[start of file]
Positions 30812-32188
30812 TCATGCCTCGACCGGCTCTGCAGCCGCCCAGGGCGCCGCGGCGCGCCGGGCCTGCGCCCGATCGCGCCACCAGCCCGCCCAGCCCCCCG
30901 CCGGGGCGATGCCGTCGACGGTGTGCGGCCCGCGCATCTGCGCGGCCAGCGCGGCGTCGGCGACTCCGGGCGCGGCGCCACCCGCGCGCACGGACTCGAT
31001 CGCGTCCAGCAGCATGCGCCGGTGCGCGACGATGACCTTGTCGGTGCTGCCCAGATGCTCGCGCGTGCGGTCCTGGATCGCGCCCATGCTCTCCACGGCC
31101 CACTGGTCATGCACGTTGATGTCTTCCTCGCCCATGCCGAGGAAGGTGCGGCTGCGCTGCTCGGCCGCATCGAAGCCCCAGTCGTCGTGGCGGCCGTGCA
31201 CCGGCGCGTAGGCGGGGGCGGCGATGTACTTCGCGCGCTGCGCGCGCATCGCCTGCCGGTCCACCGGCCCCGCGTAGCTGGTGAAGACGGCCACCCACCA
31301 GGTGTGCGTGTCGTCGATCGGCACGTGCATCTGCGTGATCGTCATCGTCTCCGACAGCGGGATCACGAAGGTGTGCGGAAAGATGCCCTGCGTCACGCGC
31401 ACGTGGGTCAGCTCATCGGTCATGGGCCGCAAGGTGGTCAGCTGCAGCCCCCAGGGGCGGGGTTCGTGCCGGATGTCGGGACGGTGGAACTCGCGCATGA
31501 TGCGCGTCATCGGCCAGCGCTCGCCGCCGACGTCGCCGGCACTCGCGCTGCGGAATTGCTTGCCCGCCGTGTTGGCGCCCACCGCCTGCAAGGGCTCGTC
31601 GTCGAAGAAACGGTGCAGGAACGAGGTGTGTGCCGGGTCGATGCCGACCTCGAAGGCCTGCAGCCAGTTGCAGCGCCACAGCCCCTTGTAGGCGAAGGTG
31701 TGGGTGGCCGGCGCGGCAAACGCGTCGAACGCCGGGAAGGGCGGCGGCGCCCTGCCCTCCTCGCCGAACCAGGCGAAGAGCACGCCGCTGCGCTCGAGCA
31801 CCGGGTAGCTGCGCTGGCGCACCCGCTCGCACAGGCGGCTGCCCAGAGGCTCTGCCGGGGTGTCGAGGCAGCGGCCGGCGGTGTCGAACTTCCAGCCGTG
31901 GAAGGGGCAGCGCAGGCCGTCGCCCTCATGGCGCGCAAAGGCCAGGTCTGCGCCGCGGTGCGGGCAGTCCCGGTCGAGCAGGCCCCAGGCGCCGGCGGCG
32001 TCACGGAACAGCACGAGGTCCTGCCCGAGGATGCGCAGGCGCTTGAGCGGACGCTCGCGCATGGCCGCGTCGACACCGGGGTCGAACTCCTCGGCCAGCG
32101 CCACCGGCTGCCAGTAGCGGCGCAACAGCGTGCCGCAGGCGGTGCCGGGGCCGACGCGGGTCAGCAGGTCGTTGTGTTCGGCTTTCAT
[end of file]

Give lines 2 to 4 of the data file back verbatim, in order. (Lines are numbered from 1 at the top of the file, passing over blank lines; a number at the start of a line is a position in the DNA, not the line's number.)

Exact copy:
30812 TCATGCCTCGACCGGCTCTGCAGCCGCCCAGGGCGCCGCGGCGCGCCGGGCCTGCGCCCGATCGCGCCACCAGCCCGCCCAGCCCCCCG
30901 CCGGGGCGATGCCGTCGACGGTGTGCGGCCCGCGCATCTGCGCGGCCAGCGCGGCGTCGGCGACTCCGGGCGCGGCGCCACCCGCGCGCACGGACTCGAT
31001 CGCGTCCAGCAGCATGCGCCGGTGCGCGACGATGACCTTGTCGGTGCTGCCCAGATGCTCGCGCGTGCGGTCCTGGATCGCGCCCATGCTCTCCACGGCC